I flew to Dublin again last Friday. I got up at 3 am and nearly cried when I heard the torrential rain outside. The rain stopped however and an hour later I marched in darkness through the almost empty city. I sacrificed sleep to fly reasonably early in order to have at least four hours in Dublin. This time I felt like a proper solo tourist on a budget: I took the bus to the city centre, not knowing exactly where to get off; I went to the tourist information cenre for a free map (one of rather few things one can get for free in Dublin); I had a cheap and cheerful coffee at McDonalds; I sat by the river, smoked a mini cigar and watched the world go by, then headed to Temple Bar before it got overcrowded with thirsty hordes…
I continued to St Stephen’s Green and wanted to visit the churches but decided to save them for another (more rainy) day. Soon it it was 2:30 pm and I had to use the Luas Red Line to meet my travel buddy. I’m told Red Line (Tallaght direction) is quite infamous and I was advised (afterwards…) to sit near the driver and NOT look anyone in the eye. I made it to my destination unharmed. I still felt like tempting the fate though and when a traveller on a horse cart suddenly turned up on busy a road I snapped a pic of him with my iPhone. Not a wise thing to do. He was shouting at his horse, the horse was clearly in distress. I walked past them quickly with my head hung low. Again, no harm came to me. Must have been my lucky day.
The reason we went to County Clare was to witness the Lisdoonvarna ‘Matchmaking’ Festival, an event suggested by another friend of ours who unexpectedly bailed out. Maybe she had seen some videos of it on You Tube…It was bad beyond words, a weird cowboy disco for horny pensioners. I can’t unsee what I saw 😉
Friday night was very wet and windy and Saturday brought even more rainy weather. We had to escape the horrors of the previous night and went to a lovely West Coast village called Doolin. For such a tiny place it had an abundance of shops and bars and I ended up buying a warm woolen sweater and a hat, both of which I started wearing straight away. The lady who served me in the shop was from Hoole 🙂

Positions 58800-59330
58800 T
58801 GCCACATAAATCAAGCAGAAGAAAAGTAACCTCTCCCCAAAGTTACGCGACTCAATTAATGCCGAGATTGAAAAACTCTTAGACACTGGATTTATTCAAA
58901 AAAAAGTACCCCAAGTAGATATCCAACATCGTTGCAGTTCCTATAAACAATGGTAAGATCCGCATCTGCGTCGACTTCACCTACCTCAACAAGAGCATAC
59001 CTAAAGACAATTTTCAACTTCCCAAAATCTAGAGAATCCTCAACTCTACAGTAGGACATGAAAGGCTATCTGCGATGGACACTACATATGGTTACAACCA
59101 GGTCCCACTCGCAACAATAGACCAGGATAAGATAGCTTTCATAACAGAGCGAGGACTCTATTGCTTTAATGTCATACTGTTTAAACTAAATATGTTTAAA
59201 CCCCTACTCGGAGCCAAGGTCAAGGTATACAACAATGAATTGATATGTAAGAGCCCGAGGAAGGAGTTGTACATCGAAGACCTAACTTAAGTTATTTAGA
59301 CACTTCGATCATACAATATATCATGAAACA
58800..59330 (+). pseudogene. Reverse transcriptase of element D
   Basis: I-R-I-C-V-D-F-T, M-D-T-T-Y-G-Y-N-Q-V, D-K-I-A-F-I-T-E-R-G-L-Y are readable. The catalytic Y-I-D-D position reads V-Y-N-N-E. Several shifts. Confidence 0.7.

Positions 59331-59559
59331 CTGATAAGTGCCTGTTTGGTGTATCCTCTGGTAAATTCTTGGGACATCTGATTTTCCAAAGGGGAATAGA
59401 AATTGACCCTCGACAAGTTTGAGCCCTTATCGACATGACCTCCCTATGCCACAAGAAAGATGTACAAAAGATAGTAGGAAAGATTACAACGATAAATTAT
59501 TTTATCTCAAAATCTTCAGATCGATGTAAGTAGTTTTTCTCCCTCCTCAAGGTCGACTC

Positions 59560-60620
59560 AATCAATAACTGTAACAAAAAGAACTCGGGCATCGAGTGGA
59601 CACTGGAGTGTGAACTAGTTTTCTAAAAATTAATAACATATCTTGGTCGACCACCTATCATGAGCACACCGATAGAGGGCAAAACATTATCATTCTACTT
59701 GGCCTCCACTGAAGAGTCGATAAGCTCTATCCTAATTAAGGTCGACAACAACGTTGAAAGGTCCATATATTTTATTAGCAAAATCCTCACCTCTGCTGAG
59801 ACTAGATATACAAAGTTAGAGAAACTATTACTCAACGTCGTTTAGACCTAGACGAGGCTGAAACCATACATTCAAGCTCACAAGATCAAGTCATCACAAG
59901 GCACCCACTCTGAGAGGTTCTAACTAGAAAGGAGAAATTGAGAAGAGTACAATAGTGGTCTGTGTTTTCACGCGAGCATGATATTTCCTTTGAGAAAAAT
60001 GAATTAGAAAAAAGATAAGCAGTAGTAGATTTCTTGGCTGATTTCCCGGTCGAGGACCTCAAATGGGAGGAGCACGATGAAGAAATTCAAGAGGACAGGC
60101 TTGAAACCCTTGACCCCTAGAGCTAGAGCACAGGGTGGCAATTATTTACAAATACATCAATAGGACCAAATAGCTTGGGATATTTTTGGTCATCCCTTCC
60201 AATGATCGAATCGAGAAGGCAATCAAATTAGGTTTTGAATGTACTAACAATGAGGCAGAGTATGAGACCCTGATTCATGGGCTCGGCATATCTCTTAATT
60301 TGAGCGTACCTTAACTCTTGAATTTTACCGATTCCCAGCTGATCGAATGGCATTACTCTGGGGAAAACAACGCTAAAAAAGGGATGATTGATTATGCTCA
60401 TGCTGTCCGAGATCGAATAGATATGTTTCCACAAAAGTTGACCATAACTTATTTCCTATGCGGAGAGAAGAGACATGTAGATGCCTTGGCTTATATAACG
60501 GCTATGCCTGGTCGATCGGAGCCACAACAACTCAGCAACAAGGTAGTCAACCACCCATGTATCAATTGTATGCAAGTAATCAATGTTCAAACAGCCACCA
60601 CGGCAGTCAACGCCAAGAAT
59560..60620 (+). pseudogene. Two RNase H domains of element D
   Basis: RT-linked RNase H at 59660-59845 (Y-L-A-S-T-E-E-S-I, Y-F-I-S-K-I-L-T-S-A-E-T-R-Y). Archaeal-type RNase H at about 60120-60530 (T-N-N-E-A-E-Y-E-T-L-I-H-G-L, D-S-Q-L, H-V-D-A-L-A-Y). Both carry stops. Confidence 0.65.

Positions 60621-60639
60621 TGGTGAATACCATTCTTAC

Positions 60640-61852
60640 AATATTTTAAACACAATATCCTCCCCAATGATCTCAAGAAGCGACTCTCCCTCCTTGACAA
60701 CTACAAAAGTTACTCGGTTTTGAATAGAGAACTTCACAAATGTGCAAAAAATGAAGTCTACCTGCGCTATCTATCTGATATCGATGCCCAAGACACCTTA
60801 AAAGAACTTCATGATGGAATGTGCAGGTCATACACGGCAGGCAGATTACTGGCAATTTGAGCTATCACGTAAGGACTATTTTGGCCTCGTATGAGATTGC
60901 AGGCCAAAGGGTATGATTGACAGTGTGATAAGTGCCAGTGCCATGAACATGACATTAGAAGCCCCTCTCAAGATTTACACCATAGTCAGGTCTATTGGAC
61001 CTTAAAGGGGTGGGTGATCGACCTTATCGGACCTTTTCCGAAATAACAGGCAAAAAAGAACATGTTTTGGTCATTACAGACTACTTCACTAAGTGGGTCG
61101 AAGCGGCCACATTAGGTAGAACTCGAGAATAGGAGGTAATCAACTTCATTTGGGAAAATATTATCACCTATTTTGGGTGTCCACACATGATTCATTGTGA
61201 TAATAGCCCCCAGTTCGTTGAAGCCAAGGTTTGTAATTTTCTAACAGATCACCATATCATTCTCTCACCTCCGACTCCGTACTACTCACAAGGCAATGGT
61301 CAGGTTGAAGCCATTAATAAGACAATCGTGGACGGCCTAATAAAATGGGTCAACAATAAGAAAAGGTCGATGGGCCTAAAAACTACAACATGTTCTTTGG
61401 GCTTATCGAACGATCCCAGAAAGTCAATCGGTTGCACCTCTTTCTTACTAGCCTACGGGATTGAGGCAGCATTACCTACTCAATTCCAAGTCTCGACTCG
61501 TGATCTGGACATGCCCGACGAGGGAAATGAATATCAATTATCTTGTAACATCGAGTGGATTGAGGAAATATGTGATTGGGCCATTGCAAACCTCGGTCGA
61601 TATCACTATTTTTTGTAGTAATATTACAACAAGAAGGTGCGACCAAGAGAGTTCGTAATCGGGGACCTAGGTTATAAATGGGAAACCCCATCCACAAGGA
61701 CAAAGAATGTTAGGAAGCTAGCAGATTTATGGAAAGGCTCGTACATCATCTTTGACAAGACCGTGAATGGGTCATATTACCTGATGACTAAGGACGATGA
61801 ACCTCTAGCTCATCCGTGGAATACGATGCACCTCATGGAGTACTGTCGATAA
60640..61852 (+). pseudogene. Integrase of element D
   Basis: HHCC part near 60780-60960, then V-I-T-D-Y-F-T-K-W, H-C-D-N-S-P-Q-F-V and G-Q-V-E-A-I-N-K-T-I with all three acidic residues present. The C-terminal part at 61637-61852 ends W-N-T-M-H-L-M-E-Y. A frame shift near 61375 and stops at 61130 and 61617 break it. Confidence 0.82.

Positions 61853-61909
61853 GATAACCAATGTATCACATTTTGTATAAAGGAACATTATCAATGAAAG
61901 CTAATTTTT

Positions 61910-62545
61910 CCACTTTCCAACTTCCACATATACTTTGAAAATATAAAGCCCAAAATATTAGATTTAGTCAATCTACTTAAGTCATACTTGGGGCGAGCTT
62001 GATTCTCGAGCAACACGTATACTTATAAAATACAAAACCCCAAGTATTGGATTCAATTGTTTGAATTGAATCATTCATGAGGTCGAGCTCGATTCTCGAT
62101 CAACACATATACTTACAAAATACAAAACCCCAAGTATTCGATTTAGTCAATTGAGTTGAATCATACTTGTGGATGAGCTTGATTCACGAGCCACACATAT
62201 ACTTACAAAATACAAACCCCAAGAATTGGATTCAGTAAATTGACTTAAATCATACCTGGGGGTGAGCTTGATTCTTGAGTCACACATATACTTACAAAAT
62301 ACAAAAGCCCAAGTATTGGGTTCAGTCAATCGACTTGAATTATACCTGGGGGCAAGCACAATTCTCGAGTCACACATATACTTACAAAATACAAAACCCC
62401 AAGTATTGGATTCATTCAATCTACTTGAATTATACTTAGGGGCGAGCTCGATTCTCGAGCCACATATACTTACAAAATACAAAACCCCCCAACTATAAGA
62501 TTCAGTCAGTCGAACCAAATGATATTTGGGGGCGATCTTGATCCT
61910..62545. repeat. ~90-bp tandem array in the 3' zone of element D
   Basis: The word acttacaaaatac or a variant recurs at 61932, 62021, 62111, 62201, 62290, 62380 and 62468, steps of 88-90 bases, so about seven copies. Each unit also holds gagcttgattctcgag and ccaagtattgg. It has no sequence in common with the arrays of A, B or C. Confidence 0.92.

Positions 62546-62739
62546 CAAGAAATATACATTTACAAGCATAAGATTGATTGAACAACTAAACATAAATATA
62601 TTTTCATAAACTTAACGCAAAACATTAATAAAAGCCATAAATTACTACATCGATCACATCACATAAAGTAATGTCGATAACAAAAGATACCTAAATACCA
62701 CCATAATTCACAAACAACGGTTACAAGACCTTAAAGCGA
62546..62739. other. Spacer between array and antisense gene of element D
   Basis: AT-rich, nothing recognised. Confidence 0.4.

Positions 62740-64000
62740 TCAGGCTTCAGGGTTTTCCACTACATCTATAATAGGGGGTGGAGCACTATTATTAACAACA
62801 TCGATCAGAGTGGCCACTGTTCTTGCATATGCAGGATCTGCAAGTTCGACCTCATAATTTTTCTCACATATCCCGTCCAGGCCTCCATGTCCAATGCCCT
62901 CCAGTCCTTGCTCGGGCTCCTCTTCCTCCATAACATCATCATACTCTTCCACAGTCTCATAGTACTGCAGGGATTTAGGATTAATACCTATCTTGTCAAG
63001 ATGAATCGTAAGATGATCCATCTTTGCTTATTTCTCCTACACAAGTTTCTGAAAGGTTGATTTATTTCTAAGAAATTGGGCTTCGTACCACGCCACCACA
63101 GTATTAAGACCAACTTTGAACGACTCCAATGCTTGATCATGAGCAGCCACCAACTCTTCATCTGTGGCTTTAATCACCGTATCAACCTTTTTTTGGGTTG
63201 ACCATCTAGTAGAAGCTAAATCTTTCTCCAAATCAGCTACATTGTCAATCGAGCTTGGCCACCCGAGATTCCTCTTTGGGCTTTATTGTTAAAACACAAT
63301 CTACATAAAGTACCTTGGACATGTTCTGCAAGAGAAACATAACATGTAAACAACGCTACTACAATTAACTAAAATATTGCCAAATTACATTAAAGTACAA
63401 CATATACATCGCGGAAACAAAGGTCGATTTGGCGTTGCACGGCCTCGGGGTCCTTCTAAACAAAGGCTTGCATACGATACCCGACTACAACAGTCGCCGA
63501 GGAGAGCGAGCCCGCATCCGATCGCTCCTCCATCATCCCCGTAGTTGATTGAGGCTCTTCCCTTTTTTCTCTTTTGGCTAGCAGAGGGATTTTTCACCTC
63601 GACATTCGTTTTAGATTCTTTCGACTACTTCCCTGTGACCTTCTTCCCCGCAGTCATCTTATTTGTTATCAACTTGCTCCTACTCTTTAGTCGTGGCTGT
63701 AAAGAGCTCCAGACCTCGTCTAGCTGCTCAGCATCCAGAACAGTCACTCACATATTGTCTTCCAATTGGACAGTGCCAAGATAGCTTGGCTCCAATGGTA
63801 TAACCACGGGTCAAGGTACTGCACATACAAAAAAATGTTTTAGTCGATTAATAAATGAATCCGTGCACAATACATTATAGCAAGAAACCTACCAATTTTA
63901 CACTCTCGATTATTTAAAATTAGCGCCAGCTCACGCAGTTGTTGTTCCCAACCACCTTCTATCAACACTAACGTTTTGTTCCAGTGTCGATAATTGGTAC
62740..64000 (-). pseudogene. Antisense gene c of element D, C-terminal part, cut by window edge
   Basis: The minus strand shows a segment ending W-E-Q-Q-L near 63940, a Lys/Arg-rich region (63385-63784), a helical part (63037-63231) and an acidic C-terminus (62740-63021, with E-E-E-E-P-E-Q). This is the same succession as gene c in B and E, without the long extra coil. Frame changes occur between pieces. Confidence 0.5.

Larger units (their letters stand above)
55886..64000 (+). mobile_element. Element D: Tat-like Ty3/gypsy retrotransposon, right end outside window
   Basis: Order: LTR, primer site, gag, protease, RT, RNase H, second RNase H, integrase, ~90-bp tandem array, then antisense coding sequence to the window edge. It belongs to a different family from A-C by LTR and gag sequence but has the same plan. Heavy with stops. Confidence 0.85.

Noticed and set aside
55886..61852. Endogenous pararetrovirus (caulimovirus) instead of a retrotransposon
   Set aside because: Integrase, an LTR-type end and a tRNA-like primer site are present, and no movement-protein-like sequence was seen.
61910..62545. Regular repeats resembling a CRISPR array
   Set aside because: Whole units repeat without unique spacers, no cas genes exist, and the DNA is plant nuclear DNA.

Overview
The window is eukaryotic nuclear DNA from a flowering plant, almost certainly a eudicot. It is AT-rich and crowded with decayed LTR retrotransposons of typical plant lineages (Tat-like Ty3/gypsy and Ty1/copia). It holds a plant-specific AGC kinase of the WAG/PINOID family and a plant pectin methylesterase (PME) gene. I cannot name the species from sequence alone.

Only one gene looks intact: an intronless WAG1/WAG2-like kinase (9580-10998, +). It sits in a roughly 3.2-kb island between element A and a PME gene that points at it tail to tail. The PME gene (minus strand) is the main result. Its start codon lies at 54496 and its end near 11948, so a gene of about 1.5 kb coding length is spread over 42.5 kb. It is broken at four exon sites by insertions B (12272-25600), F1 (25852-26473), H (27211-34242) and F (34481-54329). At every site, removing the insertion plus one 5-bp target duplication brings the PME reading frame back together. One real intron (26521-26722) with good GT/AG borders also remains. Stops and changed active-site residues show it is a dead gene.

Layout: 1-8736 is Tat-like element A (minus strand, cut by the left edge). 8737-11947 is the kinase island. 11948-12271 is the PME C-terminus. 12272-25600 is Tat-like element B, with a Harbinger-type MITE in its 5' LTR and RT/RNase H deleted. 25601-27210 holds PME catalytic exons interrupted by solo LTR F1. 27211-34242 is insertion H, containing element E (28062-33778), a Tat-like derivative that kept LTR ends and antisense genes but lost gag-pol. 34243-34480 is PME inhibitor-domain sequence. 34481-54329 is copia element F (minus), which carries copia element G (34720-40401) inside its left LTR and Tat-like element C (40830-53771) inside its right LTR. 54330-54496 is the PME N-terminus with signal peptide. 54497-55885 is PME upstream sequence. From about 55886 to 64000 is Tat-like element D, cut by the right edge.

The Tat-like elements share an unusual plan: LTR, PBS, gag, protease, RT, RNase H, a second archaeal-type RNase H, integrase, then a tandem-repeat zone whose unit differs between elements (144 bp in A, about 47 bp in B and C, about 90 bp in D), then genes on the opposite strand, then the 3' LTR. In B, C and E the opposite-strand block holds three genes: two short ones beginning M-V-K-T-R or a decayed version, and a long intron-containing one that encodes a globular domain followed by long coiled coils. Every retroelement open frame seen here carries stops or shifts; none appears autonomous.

We then decided to go to The Rock Shop, a nice place but too much of a gift shop and not enough semi-precious stones and actual rocks for my liking…Our next stop was Aillwee Cave and Birds of Prey Centre. I watched the show standing in the rain but enjoyed it even though it made me sad and angry because of what I learned about extinction of so many bird species, including vultures. They are vulnerable to an arthrisis drug given to cattle. In certain countries dead cows are abandoned to rot and are eaten by vultures which then die from kidney failure caused by the drug. We were shown a friendly vulture called Dyson who stole my heart completely, three hawks and a falcon. There was also an exhibition explaining how the centre helps to protect and re-introduce such species of birds in Ireland. The cave visit on the other hand was very, very funny thanks to our guide, Justin. I don’t remember much about the cave but I do remember his non – PC jokes 😉 If you ever decide to see the cave, ask for Justin. No one else.
We noticed large signs for ‘Monks at the Pier’ seafood restaurant in Ballyvaughan and we decided to check it out. What a find! Their seafood chowder was delicious, almost as good as the one I normally have in Wicklow. Good selection of wines too. For coffee we wanted to go somewhere else so we drove back to Doolin and tried our luck in Gus o’Connor’s first, only to find it full of very loud blokes. Shame, because it’s the best local pub apparently. We ended up in Fitzpatrick’s Bar and had several Bailey’s coffees in civilized surroundings and to make it even better there was live music – a two man band kindly played Galway Girl for us 🙂 Doolin is like a traditional music mecca in Ireland. I’m very keen to go back there for more strong coffee and folk tunes 🙂
I had to fly back to Liverpool on Sunday evening which meant a 3 hour drive followed by a 2 hour coach journey, a 1 hour plane journey, a bus and a train back to Chester – 8 hours in total… but we managed to quickly pop in to Burren Smokehouse and stop for yet another Irish cofee in Ennis where I treated myself to a really nice 35 L Tresspass backpack. Women typically salivate over handbags and shoes, I guess I was just born different 😉
I soooo love micro-adventures! I happily embrace the fact that it yes, it does take long to get to and from places but once I’m there I can forget about the whole shitty week, I can even forget that I got asked to dance by a 99 year old fella. Bring on the next adventure – how about Isle of Man ? 🙂
PS. I recommend this B&B near Lisdoonvarna: it is run by a lovely Belgian couple who chose Ireland to be their home. Great base for visiting the Burren and superb breakfast including home made jams and bread and even yoghurt!